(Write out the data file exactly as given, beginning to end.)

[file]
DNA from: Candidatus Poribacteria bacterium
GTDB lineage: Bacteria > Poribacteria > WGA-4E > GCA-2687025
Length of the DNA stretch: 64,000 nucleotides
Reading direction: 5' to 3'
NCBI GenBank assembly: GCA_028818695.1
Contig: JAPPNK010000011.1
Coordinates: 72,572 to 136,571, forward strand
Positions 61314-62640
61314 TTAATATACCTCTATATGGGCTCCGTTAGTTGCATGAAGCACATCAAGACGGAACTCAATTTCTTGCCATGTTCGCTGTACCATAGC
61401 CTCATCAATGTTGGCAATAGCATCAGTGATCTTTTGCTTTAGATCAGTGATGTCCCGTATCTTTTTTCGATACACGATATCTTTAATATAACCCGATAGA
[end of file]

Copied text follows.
DNA from: Candidatus Poribacteria bacterium
GTDB lineage: Bacteria > Poribacteria > WGA-4E > GCA-2687025
Length of the DNA stretch: 64,000 nucleotides
Reading direction: 5' to 3'
NCBI GenBank assembly: GCA_028818695.1
Contig: JAPPNK010000011.1
Coordinates: 72,572 to 136,571, forward strand
Positions 61314-62640
61314 TTAATATACCTCTATATGGGCTCCGTTAGTTGCATGAAGCACATCAAGACGGAACTCAATTTCTTGCCATGTTCGCTGTACCATAGC
61401 CTCATCAATGTTGGCAATAGCATCAGTGATCTTTTGCTTTAGATCAGTGATGTCCCGTATCTTTTTTCGATACACGATATCTTTAATATAACCCGATAGA